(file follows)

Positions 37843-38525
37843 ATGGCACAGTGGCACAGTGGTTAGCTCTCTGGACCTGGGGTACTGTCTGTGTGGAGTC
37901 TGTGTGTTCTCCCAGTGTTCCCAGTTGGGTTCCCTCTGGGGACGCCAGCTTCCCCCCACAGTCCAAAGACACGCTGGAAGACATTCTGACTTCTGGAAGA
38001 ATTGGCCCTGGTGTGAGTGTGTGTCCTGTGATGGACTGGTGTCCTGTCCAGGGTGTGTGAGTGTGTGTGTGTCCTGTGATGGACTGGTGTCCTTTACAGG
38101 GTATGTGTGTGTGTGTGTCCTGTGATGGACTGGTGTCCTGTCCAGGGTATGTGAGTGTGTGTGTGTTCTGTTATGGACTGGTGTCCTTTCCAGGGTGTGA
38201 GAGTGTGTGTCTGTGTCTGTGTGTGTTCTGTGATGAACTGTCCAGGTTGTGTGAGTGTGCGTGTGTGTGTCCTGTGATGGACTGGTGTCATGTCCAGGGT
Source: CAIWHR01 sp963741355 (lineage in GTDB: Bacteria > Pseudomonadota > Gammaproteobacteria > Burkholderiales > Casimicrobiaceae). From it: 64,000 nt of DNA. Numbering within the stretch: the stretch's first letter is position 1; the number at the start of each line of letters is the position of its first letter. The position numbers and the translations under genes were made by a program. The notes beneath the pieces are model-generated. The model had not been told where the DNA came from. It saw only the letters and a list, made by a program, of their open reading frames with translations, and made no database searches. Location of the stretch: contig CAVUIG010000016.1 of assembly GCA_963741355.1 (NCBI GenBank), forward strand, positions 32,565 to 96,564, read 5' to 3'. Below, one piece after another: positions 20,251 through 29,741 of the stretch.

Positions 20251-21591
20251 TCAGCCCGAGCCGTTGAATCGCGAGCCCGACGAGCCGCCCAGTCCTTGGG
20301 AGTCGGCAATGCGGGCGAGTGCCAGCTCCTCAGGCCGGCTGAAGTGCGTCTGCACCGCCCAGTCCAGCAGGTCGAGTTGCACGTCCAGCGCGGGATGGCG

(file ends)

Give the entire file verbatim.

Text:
Positions 37843-38525
37843 ATGGCACAGTGGCACAGTGGTTAGCTCTCTGGACCTGGGGTACTGTCTGTGTGGAGTC
37901 TGTGTGTTCTCCCAGTGTTCCCAGTTGGGTTCCCTCTGGGGACGCCAGCTTCCCCCCACAGTCCAAAGACACGCTGGAAGACATTCTGACTTCTGGAAGA
38001 ATTGGCCCTGGTGTGAGTGTGTGTCCTGTGATGGACTGGTGTCCTGTCCAGGGTGTGTGAGTGTGTGTGTGTCCTGTGATGGACTGGTGTCCTTTACAGG
38101 GTATGTGTGTGTGTGTGTCCTGTGATGGACTGGTGTCCTGTCCAGGGTATGTGAGTGTGTGTGTGTTCTGTTATGGACTGGTGTCCTTTCCAGGGTGTGA
38201 GAGTGTGTGTCTGTGTCTGTGTGTGTTCTGTGATGAACTGTCCAGGTTGTGTGAGTGTGCGTGTGTGTGTCCTGTGATGGACTGGTGTCATGTCCAGGGT
Source: CAIWHR01 sp963741355 (lineage in GTDB: Bacteria > Pseudomonadota > Gammaproteobacteria > Burkholderiales > Casimicrobiaceae). From it: 64,000 nt of DNA. Numbering within the stretch: the stretch's first letter is position 1; the number at the start of each line of letters is the position of its first letter. The position numbers and the translations under genes were made by a program. The notes beneath the pieces are model-generated. The model had not been told where the DNA came from. It saw only the letters and a list, made by a program, of their open reading frames with translations, and made no database searches. Location of the stretch: contig CAVUIG010000016.1 of assembly GCA_963741355.1 (NCBI GenBank), forward strand, positions 32,565 to 96,564, read 5' to 3'. Below, one piece after another: positions 20,251 through 29,741 of the stretch.

Positions 20251-21591
20251 TCAGCCCGAGCCGTTGAATCGCGAGCCCGACGAGCCGCCCAGTCCTTGGG
20301 AGTCGGCAATGCGGGCGAGTGCCAGCTCCTCAGGCCGGCTGAAGTGCGTCTGCACCGCCCAGTCCAGCAGGTCGAGTTGCACGTCCAGCGCGGGATGGCG